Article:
Congress proposes WMD biodefense bill

Congress will soon debate H.R. 2356, the WMD Prevention and Preparedness Act of 2011, before four different House committees before the bill heads to the Senate for further debate.

The House committees on Select Intelligence, Foreign Affairs, Transportation and Infrastructure ,and Energy and Commerce will debate the bill four years after a commission mandated by Congress defined bioterrorism as a grave national threat. The bill calls for the development of a national biodefense plan with a coordinated budget across government agencies and departments, Homeland Security Newswire reports.

The bill would also require the appointment of a special assistant to the president for biodefense, a position that has been divided among several assistants in the Obama administration. Critics to the current way the government deals with bioterrorism cite the 108 congressional committees and subcommittees that oversee different parts of the Department of Homeland Security.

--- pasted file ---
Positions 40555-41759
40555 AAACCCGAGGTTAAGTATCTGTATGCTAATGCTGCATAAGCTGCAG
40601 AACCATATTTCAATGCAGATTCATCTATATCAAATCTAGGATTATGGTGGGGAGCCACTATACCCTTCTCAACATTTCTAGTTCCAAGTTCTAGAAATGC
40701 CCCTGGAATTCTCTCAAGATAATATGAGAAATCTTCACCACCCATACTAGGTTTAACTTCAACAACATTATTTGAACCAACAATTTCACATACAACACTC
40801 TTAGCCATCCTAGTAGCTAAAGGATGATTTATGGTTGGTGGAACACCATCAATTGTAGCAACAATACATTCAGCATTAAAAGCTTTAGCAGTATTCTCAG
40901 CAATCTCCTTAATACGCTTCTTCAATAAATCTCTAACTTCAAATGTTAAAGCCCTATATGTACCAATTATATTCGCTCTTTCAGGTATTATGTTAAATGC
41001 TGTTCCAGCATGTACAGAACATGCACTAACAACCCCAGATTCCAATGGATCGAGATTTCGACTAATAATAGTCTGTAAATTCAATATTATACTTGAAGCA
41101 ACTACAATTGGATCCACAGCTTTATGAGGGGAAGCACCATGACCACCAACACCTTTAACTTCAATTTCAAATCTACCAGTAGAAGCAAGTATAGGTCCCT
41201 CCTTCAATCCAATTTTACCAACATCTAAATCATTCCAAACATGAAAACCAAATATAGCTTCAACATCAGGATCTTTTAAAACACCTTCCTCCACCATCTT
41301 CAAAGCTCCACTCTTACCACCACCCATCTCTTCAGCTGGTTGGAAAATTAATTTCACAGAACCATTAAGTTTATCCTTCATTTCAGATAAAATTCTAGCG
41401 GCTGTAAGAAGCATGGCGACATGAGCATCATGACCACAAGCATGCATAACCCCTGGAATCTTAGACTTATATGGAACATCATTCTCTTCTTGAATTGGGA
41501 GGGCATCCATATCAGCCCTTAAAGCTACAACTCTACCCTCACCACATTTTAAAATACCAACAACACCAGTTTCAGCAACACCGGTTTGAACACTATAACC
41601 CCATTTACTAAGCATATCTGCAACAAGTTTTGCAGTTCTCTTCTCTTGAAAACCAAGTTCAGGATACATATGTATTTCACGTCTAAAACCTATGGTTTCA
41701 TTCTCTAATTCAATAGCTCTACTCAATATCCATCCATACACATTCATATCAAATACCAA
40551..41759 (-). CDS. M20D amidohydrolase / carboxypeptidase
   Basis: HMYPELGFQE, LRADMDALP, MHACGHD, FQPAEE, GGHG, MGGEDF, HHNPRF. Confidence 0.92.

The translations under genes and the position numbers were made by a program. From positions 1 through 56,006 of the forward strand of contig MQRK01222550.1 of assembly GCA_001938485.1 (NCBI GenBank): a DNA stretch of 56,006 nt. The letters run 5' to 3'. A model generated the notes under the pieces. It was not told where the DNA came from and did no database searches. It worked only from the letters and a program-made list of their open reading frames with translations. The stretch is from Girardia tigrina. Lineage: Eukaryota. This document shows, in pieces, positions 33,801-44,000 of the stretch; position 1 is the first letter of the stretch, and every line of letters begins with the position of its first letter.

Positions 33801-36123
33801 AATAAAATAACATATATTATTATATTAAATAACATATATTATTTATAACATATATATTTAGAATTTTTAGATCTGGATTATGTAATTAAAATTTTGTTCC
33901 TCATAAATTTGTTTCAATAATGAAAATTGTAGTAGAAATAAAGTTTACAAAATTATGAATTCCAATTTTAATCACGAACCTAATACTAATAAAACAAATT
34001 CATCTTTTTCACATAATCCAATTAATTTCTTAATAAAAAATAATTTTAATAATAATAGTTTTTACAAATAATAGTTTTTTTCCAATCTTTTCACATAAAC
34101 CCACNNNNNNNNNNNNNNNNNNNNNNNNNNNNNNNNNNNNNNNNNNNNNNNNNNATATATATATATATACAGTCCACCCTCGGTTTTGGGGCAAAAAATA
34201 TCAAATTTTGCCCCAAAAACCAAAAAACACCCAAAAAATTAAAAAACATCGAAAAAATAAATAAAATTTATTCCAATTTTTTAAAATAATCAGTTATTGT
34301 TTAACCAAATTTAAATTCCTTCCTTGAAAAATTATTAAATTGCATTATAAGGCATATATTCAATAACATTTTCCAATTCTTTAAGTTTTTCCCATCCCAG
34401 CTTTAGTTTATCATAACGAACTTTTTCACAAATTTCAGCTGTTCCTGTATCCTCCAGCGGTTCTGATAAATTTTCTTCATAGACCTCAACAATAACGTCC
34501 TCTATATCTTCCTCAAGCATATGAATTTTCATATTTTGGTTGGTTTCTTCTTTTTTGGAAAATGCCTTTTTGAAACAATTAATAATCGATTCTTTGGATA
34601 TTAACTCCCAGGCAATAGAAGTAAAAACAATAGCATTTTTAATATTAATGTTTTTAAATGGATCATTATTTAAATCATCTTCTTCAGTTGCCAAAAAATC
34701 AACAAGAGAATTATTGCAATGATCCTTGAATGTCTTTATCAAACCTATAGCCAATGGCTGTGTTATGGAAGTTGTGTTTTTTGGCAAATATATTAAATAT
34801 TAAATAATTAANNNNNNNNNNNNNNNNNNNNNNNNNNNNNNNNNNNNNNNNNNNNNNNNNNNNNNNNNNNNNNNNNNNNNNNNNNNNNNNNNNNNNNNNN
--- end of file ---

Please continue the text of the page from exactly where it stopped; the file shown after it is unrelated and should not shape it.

"Congress has organized itself in a way to make it impossible for anything related to terrorism to be enacted," former senator Bob Graham (D-Fla.), said, according to the Huffington Post. "The greatest WMD threat facing the United States is not nuclear or chemical or radiological. It's biological. As our most significant threat, it deserves to have a permanent, accountable, sufficient visibility so that this issue can be kept before the public."